(Via Tim and Sam.) The Atom working group has submitted the latest Atom Syndication Format draft as a proposed standard. This is the ninth draft under the IETF process, since July of last year. The changes show how the format has evolved, and the Atom Wiki and mailing list have kept the discussion open to the public.
One of the aims of Atom was to create a syndication format that would cope with all kinds of data. But, in doing so, it’s important that it still scales down to really simple cases. To see how it shapes up, I transliterated my current RSS feed into the format described by draft-ietf-atompub-format-08 (kafsemo.atom).
What’s different? A number of fields, optional in RSS 2.0, are mandatory here – specifically, atom:author and atom:updated. (A link to the feed’s location is strongly recommended.) I’m not sure what atom:author should be for feeds of, say, event logs, but see NumberOfAuthorsDiscussion for discussion. atom:updated seems like duplication of the HTTP Last-Modified header but, like a number of Atom’s decisions, this is acknowledgement that it’s easy to lose external metadata during a processing pipeline.
Individual entries have more mandatory fields: atom:published, atom:updated and atom:title. Again, there are cases where the value of atom:title isn’t immediately obvious. Of course, it’s always possible to derive pseudo-titles from content, but I worry that encouraging this kind of form-filling approach may devalue data.
Specifying ‘published’ and ‘updated’ as two (potentially) distinct dates is a great decision. The values chosen, and whether or not a change is considered significant, are left to the judgement of the producer. However, Atom’s only date format is a full ISO 8601 datestamp; for feeds with infrequent updates, I prefer the option of specifying only a date. Of course, I can add “T00:00:00Z” for the time part, and I appreciate the aim of requiring a point in time, rather than making consumers deal with a mix of points in time and intervals.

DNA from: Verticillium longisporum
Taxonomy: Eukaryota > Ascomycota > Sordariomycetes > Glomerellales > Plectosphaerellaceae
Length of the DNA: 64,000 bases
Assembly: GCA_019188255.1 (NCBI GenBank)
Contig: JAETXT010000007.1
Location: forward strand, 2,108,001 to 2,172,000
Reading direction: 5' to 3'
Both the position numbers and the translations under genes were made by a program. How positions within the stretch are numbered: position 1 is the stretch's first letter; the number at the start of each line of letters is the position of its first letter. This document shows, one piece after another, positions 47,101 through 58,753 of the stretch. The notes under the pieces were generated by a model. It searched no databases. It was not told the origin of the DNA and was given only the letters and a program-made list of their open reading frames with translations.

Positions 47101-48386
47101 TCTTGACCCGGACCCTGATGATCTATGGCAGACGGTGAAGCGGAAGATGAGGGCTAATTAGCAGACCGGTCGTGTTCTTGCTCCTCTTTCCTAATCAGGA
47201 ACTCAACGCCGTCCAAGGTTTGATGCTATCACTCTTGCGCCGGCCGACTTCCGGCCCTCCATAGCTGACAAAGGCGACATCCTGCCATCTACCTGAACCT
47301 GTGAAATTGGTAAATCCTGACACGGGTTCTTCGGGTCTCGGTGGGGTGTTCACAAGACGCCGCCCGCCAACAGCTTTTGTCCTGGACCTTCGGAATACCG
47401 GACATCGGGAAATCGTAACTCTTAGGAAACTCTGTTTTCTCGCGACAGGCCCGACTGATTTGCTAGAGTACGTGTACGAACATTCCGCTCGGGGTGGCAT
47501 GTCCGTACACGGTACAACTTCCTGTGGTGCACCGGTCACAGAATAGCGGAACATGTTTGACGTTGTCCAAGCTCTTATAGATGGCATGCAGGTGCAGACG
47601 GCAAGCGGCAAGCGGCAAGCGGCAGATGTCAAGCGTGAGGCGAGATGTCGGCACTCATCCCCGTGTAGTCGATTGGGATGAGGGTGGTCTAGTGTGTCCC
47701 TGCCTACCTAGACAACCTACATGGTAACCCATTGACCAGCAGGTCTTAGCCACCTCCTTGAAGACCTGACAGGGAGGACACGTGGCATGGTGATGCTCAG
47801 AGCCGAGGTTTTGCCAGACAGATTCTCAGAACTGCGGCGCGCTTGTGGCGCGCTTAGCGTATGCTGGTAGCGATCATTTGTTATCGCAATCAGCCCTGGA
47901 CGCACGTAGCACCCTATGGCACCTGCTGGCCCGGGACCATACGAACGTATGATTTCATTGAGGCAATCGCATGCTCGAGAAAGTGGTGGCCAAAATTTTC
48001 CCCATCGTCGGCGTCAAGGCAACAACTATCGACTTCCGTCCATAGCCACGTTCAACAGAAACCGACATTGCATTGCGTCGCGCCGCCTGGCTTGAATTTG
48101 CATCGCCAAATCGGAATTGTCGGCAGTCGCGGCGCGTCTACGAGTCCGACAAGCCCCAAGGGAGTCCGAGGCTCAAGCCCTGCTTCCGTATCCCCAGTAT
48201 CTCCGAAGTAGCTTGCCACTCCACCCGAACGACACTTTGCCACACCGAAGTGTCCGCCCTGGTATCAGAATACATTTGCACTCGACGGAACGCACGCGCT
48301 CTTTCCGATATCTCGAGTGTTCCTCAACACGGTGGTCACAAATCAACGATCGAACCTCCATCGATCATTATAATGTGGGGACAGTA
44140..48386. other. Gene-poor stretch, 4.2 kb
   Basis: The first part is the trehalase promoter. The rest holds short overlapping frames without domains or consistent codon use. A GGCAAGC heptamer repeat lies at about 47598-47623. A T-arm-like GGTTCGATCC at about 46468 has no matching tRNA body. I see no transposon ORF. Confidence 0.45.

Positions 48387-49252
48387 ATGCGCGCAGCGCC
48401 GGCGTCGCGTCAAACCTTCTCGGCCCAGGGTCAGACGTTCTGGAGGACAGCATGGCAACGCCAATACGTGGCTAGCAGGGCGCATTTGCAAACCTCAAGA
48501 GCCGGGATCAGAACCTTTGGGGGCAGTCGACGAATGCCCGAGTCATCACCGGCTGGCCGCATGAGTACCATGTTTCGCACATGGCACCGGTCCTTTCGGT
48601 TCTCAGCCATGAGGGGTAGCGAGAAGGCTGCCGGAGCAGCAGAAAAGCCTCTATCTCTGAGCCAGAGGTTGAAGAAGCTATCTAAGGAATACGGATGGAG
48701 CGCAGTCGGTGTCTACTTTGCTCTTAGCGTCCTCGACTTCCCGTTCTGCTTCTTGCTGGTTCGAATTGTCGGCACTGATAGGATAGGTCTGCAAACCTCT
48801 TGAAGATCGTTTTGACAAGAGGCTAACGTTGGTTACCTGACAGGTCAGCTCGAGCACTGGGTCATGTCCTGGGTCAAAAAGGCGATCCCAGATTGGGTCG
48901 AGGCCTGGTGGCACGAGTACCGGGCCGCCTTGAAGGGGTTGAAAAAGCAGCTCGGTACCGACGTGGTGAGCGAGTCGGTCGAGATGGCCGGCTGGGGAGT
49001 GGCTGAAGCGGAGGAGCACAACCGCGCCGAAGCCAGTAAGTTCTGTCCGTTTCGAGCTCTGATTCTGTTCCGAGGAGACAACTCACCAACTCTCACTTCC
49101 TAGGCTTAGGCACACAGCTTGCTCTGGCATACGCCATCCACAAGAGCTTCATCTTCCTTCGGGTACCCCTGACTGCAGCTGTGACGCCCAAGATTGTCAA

The ‘type’ attribute on many fields addresses one of the longest-running unresolved issues with RSS – namely, whether content is plain text or double-escaped HTML. (Embedded XHTML is also allowed, currently wrapped in a semantically null xhtml:div element.) As well, there are separate elements for content and summary. Although there were extensions for RSS that resolved these ambiguities, having it covered in the core is really going to improve the quality of feeds.
Tim has called for Atom Now, rather than more bikeshedding. (Verity Stob’s code walk-through survival guide is also insightful for presenting a proposal to a group.) If you’ve been waiting for the specification to settle before looking at it, now’s a great time: looks good to me.